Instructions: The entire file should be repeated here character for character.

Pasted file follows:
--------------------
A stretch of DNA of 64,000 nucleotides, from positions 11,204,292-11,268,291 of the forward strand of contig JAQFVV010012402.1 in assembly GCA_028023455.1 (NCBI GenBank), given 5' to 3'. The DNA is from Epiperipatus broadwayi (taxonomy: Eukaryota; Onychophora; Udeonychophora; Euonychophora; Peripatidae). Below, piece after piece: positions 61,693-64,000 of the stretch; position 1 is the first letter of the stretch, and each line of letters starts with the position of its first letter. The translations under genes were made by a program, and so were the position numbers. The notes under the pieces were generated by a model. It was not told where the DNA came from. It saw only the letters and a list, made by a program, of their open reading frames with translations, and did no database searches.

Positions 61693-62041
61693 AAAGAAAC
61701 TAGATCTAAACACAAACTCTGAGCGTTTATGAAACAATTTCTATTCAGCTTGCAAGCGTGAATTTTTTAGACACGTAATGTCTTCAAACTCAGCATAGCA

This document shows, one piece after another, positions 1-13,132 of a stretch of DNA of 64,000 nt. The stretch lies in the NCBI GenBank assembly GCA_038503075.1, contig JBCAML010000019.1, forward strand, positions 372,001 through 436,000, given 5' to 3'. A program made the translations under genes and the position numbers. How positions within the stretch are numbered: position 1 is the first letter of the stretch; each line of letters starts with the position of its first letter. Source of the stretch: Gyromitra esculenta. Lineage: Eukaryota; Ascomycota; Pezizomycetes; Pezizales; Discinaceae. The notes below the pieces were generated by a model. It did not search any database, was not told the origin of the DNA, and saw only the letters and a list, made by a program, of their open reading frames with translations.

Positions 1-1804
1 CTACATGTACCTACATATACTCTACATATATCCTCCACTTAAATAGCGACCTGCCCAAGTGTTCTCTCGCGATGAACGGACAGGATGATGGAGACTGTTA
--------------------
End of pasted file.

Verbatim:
A stretch of DNA of 64,000 nucleotides, from positions 11,204,292-11,268,291 of the forward strand of contig JAQFVV010012402.1 in assembly GCA_028023455.1 (NCBI GenBank), given 5' to 3'. The DNA is from Epiperipatus broadwayi (taxonomy: Eukaryota; Onychophora; Udeonychophora; Euonychophora; Peripatidae). Below, piece after piece: positions 61,693-64,000 of the stretch; position 1 is the first letter of the stretch, and each line of letters starts with the position of its first letter. The translations under genes were made by a program, and so were the position numbers. The notes under the pieces were generated by a model. It was not told where the DNA came from. It saw only the letters and a list, made by a program, of their open reading frames with translations, and did no database searches.

Positions 61693-62041
61693 AAAGAAAC
61701 TAGATCTAAACACAAACTCTGAGCGTTTATGAAACAATTTCTATTCAGCTTGCAAGCGTGAATTTTTTAGACACGTAATGTCTTCAAACTCAGCATAGCA

This document shows, one piece after another, positions 1-13,132 of a stretch of DNA of 64,000 nt. The stretch lies in the NCBI GenBank assembly GCA_038503075.1, contig JBCAML010000019.1, forward strand, positions 372,001 through 436,000, given 5' to 3'. A program made the translations under genes and the position numbers. How positions within the stretch are numbered: position 1 is the first letter of the stretch; each line of letters starts with the position of its first letter. Source of the stretch: Gyromitra esculenta. Lineage: Eukaryota; Ascomycota; Pezizomycetes; Pezizales; Discinaceae. The notes below the pieces were generated by a model. It did not search any database, was not told the origin of the DNA, and saw only the letters and a list, made by a program, of their open reading frames with translations.

Positions 1-1804
1 CTACATGTACCTACATATACTCTACATATATCCTCCACTTAAATAGCGACCTGCCCAAGTGTTCTCTCGCGATGAACGGACAGGATGATGGAGACTGTTA